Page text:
We understand that you may have different priorities or not know the best way to complete your contribution. In that case, reach out via our chat room or on the mailing list for help or File a bug requesting fixes describing how this may be blocking you. Otherwise you risk working on a CL that does not match our vision and could be rejected. To keep our focus, we cannot adopt incomplete CLs.
Gerrit Commit Hook#
Gerrit requires all changes to have a
Change-Id tag at the bottom of each
commit message. You should set this up to be done automatically using the
The commands below assume that your current working directory is the root of your Pigweed repository.
f=`git rev-parse --git-dir`/hooks/commit-msg ; mkdir -p $(dirname $f) ; curl -Lo $f https://gerrit-review.googlesource.com/tools/hooks/commit-msg ; chmod +x $f
git rev-parse --git-dir > gitrepopath.txt & set /p "g="< gitrepopath.txt & del gitrepopath.txt & call set "f=%g%/hooks" & call mkdir "%f%" & call curl -Lo "%f%/commit-msg" https://gerrit-review.googlesource.com/tools/hooks/commit-msg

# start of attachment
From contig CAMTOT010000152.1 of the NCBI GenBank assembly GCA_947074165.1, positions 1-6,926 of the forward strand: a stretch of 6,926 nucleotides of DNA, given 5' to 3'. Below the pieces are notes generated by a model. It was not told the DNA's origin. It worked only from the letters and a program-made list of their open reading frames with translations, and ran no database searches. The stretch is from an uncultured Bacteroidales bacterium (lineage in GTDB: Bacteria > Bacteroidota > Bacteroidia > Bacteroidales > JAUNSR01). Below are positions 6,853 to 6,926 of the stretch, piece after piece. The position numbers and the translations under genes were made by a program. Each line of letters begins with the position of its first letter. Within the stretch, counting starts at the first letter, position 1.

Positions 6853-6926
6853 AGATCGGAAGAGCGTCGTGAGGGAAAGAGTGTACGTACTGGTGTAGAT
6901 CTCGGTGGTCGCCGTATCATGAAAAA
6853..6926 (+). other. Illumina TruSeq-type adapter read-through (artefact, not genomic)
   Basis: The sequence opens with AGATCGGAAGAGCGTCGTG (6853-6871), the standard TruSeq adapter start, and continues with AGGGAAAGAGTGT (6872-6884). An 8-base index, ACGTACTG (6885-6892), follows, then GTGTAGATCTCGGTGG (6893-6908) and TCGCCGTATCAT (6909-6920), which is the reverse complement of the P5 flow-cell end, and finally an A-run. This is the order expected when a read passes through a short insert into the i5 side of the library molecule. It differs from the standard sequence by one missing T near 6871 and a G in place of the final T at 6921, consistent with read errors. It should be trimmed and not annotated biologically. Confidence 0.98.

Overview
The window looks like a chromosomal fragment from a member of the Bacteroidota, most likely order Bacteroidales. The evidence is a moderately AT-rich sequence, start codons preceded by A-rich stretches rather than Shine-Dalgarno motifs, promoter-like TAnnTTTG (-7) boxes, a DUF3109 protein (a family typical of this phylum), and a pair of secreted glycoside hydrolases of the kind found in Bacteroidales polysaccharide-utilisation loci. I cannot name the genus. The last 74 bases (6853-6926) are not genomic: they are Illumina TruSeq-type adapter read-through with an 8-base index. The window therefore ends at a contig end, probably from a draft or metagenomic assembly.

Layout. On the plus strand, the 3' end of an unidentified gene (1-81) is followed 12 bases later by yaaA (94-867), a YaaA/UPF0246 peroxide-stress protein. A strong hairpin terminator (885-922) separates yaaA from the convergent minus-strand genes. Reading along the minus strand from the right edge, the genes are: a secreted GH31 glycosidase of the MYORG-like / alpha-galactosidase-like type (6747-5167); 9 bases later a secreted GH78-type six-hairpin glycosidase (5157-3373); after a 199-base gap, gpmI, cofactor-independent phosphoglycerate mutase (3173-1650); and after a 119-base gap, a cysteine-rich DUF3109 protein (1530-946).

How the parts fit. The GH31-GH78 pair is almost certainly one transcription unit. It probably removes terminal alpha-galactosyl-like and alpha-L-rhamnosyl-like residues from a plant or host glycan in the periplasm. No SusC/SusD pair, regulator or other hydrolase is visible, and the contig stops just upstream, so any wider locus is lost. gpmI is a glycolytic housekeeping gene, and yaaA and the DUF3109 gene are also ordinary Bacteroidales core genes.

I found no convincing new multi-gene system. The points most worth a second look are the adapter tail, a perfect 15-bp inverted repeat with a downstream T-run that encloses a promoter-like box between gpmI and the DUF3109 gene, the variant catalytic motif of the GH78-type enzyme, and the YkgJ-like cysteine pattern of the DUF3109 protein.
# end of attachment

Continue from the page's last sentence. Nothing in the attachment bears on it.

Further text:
See the commit message section of the style guide for how commit messages should look.
Most changes to Pigweed should have an associated documentation change.
To build the documentation, follow the getting started guide so you can build Pigweed. Then:
Change to your checkout directory and
. activate.shif necessary
pw watch outto build the code, run tests, and build docs
Wait for the build to finish (see a
Edit the relevant
.rstfile. Save when ready
Refresh your browser after the build completes
Alternately, you can use the local webserver in watch; this works better for
some pages that have external resources:
pw watch --serve-docs then
navigate to http://localhost:8000 in your browser.
All Pigweed changes must either:
Include updates to documentation, or
No-Docs-Update-Reason: <reason>in a Gerrit comment on the CL. For example:
No-Docs-Update-Reason: formatting tweaks
No-Docs-Update-Reason: internal cleanups
It’s acceptable to only document new changes in an otherwise underdocumented module, but it’s not acceptable to not document new changes because the module doesn’t have any other documentation.
See Code Reviews for information about the code review process.
Experimental Repository and Where to Land Code#
Pigweed’s has an Experimental Repository which differs from our main repository in a couple key ways:
Code is not expected to become production grade.
Code review standards are relaxed to allow experimentation.
In general the value of the code in the repository is the knowledge gained from the experiment, not the code itself.
Good uses of the repo include:
Experimenting with using an API (ex. C++20 coroutines) with no plans to turn it into production code.
One-off test programs to gather data.